Google’s Polymer zeroes in on ES6 compatibility, interoperability

Polymer 2.0 promises much improved ECMAScript 6 standards support and interoperability with other libraries and frameworks

Google’s Polymer zeroes in on ES6 compatibility, interoperability
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Polymer, Google’s open source JavaScript library for building reusable HTML elements, has graduated to version 2.0, a major revision that improves the data system, interoperability with other web libraries and frameworks, and support for ECMAScript 6 standards. ECMAScript is the official specification underlying JavaScript and implemented in web browsers.

Arriving nearly two years after Polymer 1.0, the 2.0 release complies with HTML custom elements v1, for creating new HTML tags, and shadow DOM v1, for self-contained web components. Developers can now draw on Polymer APIs associated with both specifications. Polymer 2.0 uses standard ECMAScript 6 classes and custom elements v1 methods rather than a Polymer factory method, according to release notes. Developers can mix Polymer features with standard JavaScript, although the factory method is still supported via a compatibility layer. 

“Polymer 2.0 is based on web platform standards that are natively supported on over 1 billion mobile devices,” Google’s Wendy Ginsberg, product manager for Polymer, said at the recent Google I/O conference in Silicon Valley. The upgrade is one-quarter the size of Polymer 1.0, she said. Web components built with version 2.0 are interoperable by default, meaning they can be used in popular JavaScript frameworks.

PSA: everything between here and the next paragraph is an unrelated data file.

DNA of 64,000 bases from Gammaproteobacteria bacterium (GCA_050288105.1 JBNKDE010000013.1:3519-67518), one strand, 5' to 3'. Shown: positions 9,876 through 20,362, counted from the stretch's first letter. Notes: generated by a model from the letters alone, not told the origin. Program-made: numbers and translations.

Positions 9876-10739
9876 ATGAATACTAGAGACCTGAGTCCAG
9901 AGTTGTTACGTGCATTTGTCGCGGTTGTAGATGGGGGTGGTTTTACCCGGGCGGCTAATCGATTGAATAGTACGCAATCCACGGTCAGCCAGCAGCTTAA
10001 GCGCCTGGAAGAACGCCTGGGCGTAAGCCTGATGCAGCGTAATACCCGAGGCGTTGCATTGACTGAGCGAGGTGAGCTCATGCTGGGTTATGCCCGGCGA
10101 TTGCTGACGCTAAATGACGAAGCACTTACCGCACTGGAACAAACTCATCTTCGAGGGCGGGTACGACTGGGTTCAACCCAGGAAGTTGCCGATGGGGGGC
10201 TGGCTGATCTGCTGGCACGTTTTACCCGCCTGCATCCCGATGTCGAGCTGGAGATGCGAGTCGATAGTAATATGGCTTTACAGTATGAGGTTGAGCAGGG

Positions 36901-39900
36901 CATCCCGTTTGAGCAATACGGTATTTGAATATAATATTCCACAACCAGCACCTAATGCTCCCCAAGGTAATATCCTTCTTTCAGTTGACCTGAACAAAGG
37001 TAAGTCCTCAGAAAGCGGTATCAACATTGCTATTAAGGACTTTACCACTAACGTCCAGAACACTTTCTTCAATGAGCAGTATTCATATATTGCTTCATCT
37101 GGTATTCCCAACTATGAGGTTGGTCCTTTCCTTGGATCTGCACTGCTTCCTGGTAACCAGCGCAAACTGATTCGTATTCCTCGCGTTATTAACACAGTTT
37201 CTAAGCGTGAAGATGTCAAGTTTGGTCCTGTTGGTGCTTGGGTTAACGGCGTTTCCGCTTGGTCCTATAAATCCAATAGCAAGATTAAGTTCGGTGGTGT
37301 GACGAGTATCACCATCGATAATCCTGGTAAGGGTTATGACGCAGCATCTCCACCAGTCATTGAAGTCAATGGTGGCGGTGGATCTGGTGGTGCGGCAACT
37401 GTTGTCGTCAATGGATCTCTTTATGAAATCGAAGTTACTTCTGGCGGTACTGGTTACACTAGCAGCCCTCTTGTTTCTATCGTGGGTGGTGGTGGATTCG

Improvements to the data system make it easier to debug the propagation of data across elements. Simpler array handling is featured along with batched data changes, which can improve performance and correctness.

Polymer 2.0 removes the need to use Polymer.dom for DOM manipulation, making it easier to use Polymer components with other web development libraries and frameworks. In addition, shady DOM code has been repackaged into a reusable polyfill, instead of being integrated into Polymer.

For migrating from Polymer 1.0, Polymer 2.0 features a backward compatibility layer that allows elements written with the 1.0 API to target the 2.0 API and native browser features. A hybrid pattern allows developers to port elements to a common subset of features in Polymer 1.0 and Polymer 2.0. Those elements can run in applications targeting either version of the library, according to Google. Note that some minor template changes may also be needed for migration.

Polymer 2.0 also ships with an improved polyfill loader that loads only the necessary polyfills for an individual browser, resulting in a reduction in payload. Google's goal behind Polymer is to help developers build Progressive Web Apps, which are focused on providing a more native-like application experience, working with multiple form factors and browsers.

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